RICHMOND — The Washington Football Team ended its week of training camp in Richmond by placing two more players — right guard Brandon Scherff and offensive tackle David Sharpe — on the reserve/covid-19 list, creating greater concern about the team’s vaccination rate and potential for an outbreak.

Washington has six players — including wide receiver Curtis Samuel, offensive tackle Cornelius Lucas, defensive tackle Matt Ioannidis and cornerback Chris Miller — on its covid-19 list, which, as of Saturday morning, was the second most in the NFL behind only the Arizona Cardinals (nine).

Coach Ron Rivera, who underwent cancer treatment last year for squamous cell carcinoma, has expressed his frustration with the team’s vaccination rate and said Saturday he hopes his own circumstances will sway players who have been reluctant to get immunized.

“I think just making the statement that I’m immune deficient hopefully is part of their conversation, part of their thought process,” he said. “It is a personal decision, and we just hope that we can get more guys vaccinated. I’ve tried to broach it with a lot of our players, talk with a lot of our guys that have it. Again, it’s a personal thing. But hopefully we can sway them.”

Last season, Washington was among the teams with the fewest players to test positive. Only two were placed on the covid-19 list during the regular season, and both — Ioannidis and running back Javon Leake — were not on the active roster at the time. Tight end Logan Thomas also tested positive at the start of 2020 training camp, and wide receiver Antonio Gandy-Golden said he had the virus that spring. Neither missed any time during the regular season.

Rivera said he has spoken to many of Washington’s unvaccinated players in an attempt to understand their reluctance to get immunized and to relay any information he has learned about the vaccines. In June, during minicamp, he elicited the help of Kizzmekia S. Corbett, an immunologist and leading coronavirus researcher, to speak to players and answer questions.

“I just think it’s a matter of these guys being educated and understanding because it’s fair when you sit down and talk to these guys and listen to them and listen to their true concerns,” Rivera said. “I think some guys just don’t know, and I’ve gotten a sense that there are a few guys that have dug in so hard, so much that they’re not going to back down. So that’s the part to me that’s concerning because I care about all these guys, I really do.”

Washington’s player vaccination rate — which includes those in the process of getting vaccinated as well as those fully immunized — has been among the league’s lowest in recent months. On Monday, the team had 60 percent of its players at least partially vaccinated. That figure improved during the week in Richmond, but it’s unclear exactly how much.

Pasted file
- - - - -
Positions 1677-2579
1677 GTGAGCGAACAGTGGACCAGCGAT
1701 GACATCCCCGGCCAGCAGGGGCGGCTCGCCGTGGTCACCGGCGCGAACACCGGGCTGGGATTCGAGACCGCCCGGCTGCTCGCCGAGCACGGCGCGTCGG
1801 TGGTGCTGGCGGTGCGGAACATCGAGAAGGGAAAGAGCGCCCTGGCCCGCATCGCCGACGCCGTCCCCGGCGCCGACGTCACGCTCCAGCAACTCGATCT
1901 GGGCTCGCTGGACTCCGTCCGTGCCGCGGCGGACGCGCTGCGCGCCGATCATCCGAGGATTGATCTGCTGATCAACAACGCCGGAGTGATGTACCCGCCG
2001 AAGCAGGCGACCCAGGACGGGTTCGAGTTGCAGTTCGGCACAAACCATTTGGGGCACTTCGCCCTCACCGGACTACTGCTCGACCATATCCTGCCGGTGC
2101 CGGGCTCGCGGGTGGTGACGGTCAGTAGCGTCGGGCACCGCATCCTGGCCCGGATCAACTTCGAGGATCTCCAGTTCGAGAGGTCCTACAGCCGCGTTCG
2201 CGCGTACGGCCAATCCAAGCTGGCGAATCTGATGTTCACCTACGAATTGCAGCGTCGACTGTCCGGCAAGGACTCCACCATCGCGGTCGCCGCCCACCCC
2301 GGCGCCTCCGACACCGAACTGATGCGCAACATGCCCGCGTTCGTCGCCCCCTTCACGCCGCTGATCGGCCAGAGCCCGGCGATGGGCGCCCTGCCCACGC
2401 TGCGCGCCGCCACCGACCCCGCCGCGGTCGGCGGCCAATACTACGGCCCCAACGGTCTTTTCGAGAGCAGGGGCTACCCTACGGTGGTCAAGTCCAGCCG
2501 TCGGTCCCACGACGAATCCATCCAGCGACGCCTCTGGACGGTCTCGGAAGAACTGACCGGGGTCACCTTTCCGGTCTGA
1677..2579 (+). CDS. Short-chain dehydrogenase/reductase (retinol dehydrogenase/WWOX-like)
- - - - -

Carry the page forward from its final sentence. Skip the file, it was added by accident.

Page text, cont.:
According to a person with knowledge of the situation, Washington no longer has the lowest rate in the league, with at least 70 percent of its players at least partially vaccinated as of Saturday afternoon.

Of the 32 NFL teams, 22 had more than 90 percent of their players vaccinated, and among all players, 89.4 percent are vaccinated — well above the national rate of 57.5 percent.

Neither Washington nor the league distinguishes publicly which players test positive for the coronavirus and which ones are placed on the list because they are close contacts. According to mandates agreed upon by the NFL and NFLPA, if players are fully vaccinated and test positive, they can return to practice if they have two negative tests taken 24 hours apart. But unvaccinated players who test positive must isolate for at least 10 days, and those considered “high risk” close contacts must quarantine five days and undergo daily PCR testing.

The absences could have more severe consequences for teams in season, when quarantines force roster shuffles and could require the league to reschedule a game because of an outbreak. In a memo sent to teams in mid-July, the league reminded that if a game cannot be rescheduled, the team responsible for the outbreak will forfeit and players will not get paid.

“And that’s part of the problem,” Rivera said. “I mean, to be very honest, that’s going to make things difficult and that’s the thing we have to be aware of. It makes it difficult in terms of everybody working together.”

Rivera posed to his players a what-if scenario: What if Saturday had been Sept. 12, and the team was about to face the Los Angeles Chargers in its season opener? If Scherff and Sharpe were, at minimum, flagged as close contacts, they would have to miss two games because Washington hosts the New York Giants the following Thursday night.

“It brings the reality of what the rules are, and I hope it helps,” he said. “But, again, these young men have to make their decisions.”

The disadvantages extend to training camp, where many players are fighting for roster spots.

The team’s first of three preseason games is Aug. 12 at New England. Should a player test positive Monday or thereafter, he would miss at least one game because of the required 10-day quarantine.

Rivera is hopeful more players will get vaccinated in the coming days and said some even have appointments scheduled for Sunday, after the team returns to Ashburn for the remainder of camp.

“I know it’s improved,” he said of the team’s vaccination rate. “It’s trending in the right direction, and hopefully we’ll continue to have it rise for us.”